reduction in benefits or refusal to approve care).
appeal was still pending in October 2016 when Badawo traveled
to Nigeria to visit relatives. The children were placed in
different foster homes because Badawo's petition to adopt
them had not been approved by this time. Shortly afterwards,
a nurse at D.B.'s new home (but not assigned to him)
noticed that D.B. had pulled out his tracheostomy tube and
was not breathing. He had no detectible pulse and was taken
to the emergency room where doctors revived him. D.B.
suffered significant brain damage from loss of oxygen to his
brain for approximately forty minutes. As a result, he now
experiences an average of six seizures a day. Superior then
approved Badawo's request for twenty-four-hour one-on-one
nursing care. Badawo subsequently adopted D.B. and his
as D.B.'s next friend, then sued Superior asserting
causes of action for failing "to exercise ordinary care
when making health care treatment decisions," Tex. Civ.
Prac. & Rem. Code § 88.002(a), common-law
negligence, negligence per se, breach of fiduciary duty, and
fraud. Superior filed a motion to dismiss all claims under
the TCPA. The district court denied the motion without
stating its reasons, and this appeal ensued. See
Tex. Civ. Prac. & Rem. Code § 51.014(a)(12)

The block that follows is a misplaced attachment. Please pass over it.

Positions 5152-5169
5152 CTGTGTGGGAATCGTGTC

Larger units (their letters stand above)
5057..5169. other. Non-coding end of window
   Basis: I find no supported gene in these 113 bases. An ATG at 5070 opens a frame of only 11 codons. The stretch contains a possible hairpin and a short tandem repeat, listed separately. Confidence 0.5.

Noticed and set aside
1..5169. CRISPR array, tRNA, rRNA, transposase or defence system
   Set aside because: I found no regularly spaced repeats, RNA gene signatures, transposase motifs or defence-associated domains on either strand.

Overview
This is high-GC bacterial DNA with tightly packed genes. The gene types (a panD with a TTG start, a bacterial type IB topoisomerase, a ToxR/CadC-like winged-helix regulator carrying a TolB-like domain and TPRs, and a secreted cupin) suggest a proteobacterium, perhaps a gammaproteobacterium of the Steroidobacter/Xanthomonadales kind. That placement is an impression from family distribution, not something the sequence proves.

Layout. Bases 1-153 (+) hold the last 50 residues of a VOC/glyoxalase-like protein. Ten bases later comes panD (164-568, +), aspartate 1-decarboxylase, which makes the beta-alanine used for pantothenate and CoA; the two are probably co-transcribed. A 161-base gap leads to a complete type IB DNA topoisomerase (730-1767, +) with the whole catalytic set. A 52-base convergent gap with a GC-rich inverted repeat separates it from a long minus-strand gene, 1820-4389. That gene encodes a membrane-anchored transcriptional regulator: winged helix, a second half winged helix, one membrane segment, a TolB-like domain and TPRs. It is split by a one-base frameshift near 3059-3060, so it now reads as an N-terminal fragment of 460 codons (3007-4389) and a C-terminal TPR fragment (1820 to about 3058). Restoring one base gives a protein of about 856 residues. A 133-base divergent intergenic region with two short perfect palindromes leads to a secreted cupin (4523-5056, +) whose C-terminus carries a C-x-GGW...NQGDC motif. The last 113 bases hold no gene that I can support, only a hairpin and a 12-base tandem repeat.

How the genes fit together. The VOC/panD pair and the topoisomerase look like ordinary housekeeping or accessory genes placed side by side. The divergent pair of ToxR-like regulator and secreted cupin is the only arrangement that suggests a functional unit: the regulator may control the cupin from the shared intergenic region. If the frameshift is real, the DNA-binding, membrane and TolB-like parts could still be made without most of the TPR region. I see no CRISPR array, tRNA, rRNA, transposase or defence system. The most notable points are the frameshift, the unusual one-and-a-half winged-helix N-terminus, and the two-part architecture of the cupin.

(authorizing appeal from interlocutory order denying TCPA
motion to dismiss).
initially argues that Badawo lacks standing to sue as
D.B.'s next friend because she has legally adopted him.
See In re Bridgestone Ams. Tire Operations, LLC, 459
S.W.3d 565, 572 & n.9 (Tex. 2015) (orig. proceeding)
(holding minors cannot sue by next friend if a parent has
legal authority to represent them in court). Superior
characterizes this as a challenge to Badawo's standing,
but it actually concerns her capacity. "The issue of
standing focuses on whether a party has a sufficient
relationship with the lawsuit so as to have a
'justiciable interest' in its outcome, whereas the
issue of capacity 'is conceived of as a procedural issue
dealing with the personal qualifications of a party to
litigate.'" Austin Nursing Ctr., Inc. v.
Lovato, 171 S.W.3d 845, 848 (Tex. 2005) (quoting 6A
Charles Alan Wright, Arthur R. Miller, and Mary Kay Kane,
Federal Practice and Procedure: Civil 2d § 1559, at 441
(2d ed. 1990)). Because minors generally lack capacity, they
must appear in court through a next friend or another person
with "the capacity to sue on their behalf."
Id. at 849 (emphasis added); see In re KC